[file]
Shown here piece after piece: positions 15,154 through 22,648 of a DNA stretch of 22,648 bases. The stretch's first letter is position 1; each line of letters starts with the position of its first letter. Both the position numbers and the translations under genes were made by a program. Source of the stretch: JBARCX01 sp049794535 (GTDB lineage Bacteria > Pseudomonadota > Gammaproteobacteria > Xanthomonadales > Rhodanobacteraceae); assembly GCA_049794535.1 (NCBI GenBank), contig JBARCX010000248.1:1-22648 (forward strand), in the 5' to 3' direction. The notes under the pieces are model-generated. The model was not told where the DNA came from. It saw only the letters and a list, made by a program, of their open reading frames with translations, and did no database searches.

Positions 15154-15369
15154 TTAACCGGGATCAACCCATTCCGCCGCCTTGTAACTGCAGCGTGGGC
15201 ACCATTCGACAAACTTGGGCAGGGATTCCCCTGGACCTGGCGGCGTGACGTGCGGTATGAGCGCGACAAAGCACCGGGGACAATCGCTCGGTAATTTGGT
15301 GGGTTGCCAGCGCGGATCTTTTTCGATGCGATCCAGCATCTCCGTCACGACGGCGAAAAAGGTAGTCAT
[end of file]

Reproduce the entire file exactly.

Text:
Shown here piece after piece: positions 15,154 through 22,648 of a DNA stretch of 22,648 bases. The stretch's first letter is position 1; each line of letters starts with the position of its first letter. Both the position numbers and the translations under genes were made by a program. Source of the stretch: JBARCX01 sp049794535 (GTDB lineage Bacteria > Pseudomonadota > Gammaproteobacteria > Xanthomonadales > Rhodanobacteraceae); assembly GCA_049794535.1 (NCBI GenBank), contig JBARCX010000248.1:1-22648 (forward strand), in the 5' to 3' direction. The notes under the pieces are model-generated. The model was not told where the DNA came from. It saw only the letters and a list, made by a program, of their open reading frames with translations, and did no database searches.

Positions 15154-15369
15154 TTAACCGGGATCAACCCATTCCGCCGCCTTGTAACTGCAGCGTGGGC
15201 ACCATTCGACAAACTTGGGCAGGGATTCCCCTGGACCTGGCGGCGTGACGTGCGGTATGAGCGCGACAAAGCACCGGGGACAATCGCTCGGTAATTTGGT
15301 GGGTTGCCAGCGCGGATCTTTTTCGATGCGATCCAGCATCTCCGTCACGACGGCGAAAAAGGTAGTCAT